You sit up on bed, gasping for breath.  Sweet Jesus what is that noise?  You scan the room for evidence that your house is being taken over by reindeer.  You listen for the telltale sound of creaking that indicates that anything is moving.  After all, you now live in a 100 year old house.  Every floor and staircase creaks.  Every.  Single.  One.  Nothing can go undetected in your house as long as it walks on the floor.  Or so you thought.  Calmed by the hush that now lies over the house, you move to settle back into your pillow when the tinkling of bells sounds once again directly to your right.  The specter of your two year old in her ruffled zebra jammies standing in your doorway shaking her bunny blanket (the malicious source of said tinkling) causes you to have a coronary event (yes, this is accurate medical information.  My husband is a doctor.  No, I have not consulted him on this.)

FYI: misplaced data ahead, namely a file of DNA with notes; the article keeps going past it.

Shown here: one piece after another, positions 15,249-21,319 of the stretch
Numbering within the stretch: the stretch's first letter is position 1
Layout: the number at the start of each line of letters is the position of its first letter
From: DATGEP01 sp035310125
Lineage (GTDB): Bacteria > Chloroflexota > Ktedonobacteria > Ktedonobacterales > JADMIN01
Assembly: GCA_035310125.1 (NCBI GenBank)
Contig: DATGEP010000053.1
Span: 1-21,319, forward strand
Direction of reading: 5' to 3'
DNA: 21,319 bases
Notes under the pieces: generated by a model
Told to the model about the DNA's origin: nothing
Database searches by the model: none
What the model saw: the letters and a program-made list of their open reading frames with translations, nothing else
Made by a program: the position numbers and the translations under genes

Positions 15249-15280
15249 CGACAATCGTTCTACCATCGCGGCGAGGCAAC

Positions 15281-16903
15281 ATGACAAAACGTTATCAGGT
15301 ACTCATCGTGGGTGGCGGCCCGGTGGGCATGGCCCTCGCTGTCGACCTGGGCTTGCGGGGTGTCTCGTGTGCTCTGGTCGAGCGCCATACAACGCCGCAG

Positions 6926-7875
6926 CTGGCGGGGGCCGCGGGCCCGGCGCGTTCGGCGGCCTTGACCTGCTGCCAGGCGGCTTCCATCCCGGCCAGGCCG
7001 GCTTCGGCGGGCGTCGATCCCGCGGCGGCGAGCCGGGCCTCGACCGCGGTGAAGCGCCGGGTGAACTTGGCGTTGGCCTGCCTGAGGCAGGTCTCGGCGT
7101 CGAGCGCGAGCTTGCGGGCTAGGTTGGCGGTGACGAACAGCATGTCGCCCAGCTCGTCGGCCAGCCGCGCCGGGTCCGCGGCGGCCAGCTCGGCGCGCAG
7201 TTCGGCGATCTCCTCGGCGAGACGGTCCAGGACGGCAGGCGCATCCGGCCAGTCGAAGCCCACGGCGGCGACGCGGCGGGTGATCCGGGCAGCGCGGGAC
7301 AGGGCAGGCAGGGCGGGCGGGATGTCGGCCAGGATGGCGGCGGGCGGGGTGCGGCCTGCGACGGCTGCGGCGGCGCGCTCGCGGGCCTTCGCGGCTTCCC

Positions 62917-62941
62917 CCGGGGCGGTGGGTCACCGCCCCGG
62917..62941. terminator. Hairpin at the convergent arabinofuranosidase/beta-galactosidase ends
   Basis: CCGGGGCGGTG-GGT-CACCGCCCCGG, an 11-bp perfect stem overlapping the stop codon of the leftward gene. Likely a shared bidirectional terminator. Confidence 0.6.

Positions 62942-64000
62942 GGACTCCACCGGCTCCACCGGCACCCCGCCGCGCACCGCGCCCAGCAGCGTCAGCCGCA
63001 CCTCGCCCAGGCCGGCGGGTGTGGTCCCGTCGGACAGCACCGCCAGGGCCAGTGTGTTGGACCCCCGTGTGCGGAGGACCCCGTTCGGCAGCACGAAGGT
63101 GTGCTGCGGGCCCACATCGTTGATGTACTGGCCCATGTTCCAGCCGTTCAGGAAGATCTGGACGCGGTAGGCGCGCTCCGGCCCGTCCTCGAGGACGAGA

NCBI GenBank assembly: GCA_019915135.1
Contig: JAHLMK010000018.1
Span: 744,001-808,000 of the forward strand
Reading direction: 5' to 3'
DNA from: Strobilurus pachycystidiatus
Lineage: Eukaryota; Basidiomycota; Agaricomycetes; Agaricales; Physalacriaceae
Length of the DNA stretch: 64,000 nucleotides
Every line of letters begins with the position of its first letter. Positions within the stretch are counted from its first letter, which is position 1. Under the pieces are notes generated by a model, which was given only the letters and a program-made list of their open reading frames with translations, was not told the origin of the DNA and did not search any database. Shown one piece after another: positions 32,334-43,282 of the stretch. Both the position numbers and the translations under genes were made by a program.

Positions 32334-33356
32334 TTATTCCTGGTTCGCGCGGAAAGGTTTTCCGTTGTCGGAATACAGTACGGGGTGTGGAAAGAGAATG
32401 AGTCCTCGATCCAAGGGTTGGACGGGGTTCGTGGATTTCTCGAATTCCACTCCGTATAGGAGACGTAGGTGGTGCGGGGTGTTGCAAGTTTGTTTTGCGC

Swiftly and silently you steal from the bed so as to not wake your still slumbering spouse (seriously, how the hell does he not hear these things?) and you spirit your daughter back to her room.  A little rocking in the rocking chair, a softly hummed tune, and you put her back into her crib.  You tuck yourself back into your bed, and are, God be praised, back asleep within five minutes.  Until something touches your face.  In your sleep addled state you can’t think rationally, and, heart racing, eyes still closed, you contemplate all of the hideous things that could be touching you right now.  The ghosts of people who died in your hundred year old house.  The gun of the murdering psychopath who could have stolen into your house.  A spider.  You slowly open your eyes, dreading the sight that will greet you, and it is worse than even you could have imagined.